Re-becoming ESL: multilingual university students and a deficit identity

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Permanent URL for this page: http://hdl.voced.edu.au/10707/25429.


Author: Marshall, Steve

Abstract:

In this article, I analyze how a group of multilingual students at a university in British Columbia, Canada, go through the process of re-becoming [English as a second language] ESL during their first year of university. I highlight a central contradiction. Despite bringing a diverse and rich range of languages and cultures to the university, multilingual students are regularly confronted with a deficit ‘remedial ESL’ identity which positions their presence in the university as a problem to be fixed rather than an asset to be welcomed. This is an identity that brings back memories of being ESL at high school, something which many students think they have left behind on being accepted to university. However, before they can become a legitimate university student, many go through the process of re-becoming ESL, particularly when they find themselves on academic literacy courses that carry a deficit remedial ESL identity. I present data from a two-year mixed-method study of foundational academic literacy development (including data from surveys, semi-structured interviews, and samples of students’ writing). I illustrate how students use languages, how students describe their identities, and how students perceive re-becoming ESL.

Published abstract reprinted by permission of the copyright owner.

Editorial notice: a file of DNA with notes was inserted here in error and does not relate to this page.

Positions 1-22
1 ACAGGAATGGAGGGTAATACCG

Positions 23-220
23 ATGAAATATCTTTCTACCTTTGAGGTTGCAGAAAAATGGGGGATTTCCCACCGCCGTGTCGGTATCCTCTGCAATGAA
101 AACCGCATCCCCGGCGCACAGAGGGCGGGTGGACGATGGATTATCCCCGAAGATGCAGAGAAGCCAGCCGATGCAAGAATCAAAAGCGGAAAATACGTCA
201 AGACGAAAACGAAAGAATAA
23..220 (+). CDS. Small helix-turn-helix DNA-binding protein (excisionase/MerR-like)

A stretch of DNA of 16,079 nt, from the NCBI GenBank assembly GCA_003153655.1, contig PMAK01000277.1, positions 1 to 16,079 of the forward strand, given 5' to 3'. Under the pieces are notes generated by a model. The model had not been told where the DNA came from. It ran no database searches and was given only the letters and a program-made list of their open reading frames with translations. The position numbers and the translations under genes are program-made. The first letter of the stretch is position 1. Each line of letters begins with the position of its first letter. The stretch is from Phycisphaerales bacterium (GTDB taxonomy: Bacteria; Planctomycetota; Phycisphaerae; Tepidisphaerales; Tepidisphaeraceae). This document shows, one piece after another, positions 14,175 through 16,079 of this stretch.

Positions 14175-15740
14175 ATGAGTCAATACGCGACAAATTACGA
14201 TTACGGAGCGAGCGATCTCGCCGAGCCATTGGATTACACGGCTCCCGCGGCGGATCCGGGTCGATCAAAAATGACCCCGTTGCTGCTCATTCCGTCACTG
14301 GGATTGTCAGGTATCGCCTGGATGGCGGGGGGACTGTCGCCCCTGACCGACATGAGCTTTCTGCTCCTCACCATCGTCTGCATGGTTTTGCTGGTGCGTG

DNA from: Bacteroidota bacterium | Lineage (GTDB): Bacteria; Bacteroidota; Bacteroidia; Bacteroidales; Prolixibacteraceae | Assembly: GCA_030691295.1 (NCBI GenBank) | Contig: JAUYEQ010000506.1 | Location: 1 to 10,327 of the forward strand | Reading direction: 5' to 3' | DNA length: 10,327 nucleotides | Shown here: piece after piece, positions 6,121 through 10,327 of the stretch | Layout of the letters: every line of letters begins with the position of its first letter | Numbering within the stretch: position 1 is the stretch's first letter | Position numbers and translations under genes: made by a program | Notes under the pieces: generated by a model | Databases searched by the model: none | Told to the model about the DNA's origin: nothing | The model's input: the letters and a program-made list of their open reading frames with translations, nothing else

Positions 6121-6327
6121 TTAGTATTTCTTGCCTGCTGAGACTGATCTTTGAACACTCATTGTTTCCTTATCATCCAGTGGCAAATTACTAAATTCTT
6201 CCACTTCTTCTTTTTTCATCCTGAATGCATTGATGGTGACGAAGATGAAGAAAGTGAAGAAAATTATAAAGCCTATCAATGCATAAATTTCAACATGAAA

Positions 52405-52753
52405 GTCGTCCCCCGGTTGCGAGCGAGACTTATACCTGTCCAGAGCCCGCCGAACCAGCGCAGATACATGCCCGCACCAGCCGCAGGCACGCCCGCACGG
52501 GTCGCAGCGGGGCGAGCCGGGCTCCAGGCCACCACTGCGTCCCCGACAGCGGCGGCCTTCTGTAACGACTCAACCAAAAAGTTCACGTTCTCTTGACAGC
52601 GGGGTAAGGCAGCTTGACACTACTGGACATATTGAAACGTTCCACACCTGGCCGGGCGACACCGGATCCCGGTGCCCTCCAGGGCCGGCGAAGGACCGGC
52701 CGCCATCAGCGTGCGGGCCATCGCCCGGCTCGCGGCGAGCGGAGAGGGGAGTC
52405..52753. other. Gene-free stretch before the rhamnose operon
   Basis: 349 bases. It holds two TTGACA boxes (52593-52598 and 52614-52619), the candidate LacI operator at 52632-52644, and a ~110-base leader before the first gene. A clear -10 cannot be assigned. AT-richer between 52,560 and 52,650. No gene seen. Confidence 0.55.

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In this article, I analyze how a group of multilingual students at a university in British Columbia, Canada, go through the process of re-becoming [English as a second language] ESL during their first year of university. I highlight a central contradiction. Despite bringing a diverse and rich range of languages and cultures to the university, multilingual students are regularly confronted with a deficit ‘remedial ESL’ identity which positions their presence in the university as a problem to be fixed rather than an asset to be welcomed. This is an identity that brings back memories of ...  [+] Show more

Subjects: Literacy; Culture and society; Language; Higher education; Research; Teaching and learning

Keywords: Research project; Perception; Education and training needs

Geographic subjects: North America; Canada

Published: London, England: Routledge, Taylor & Francis, 2010

Access item:
Publisher or alternative source

Journal title: Language and education

Journal volume : 24

Journal number: 1

Journal date: January 2010

Pages: pp. 41-56

ISSN: 0950-0782; 1747-7581 (online)

Statement of responsibility: Steve Marshall

Resource type: Article

Peer reviewed: Yes

Call Number:
TD/TNC 99.284



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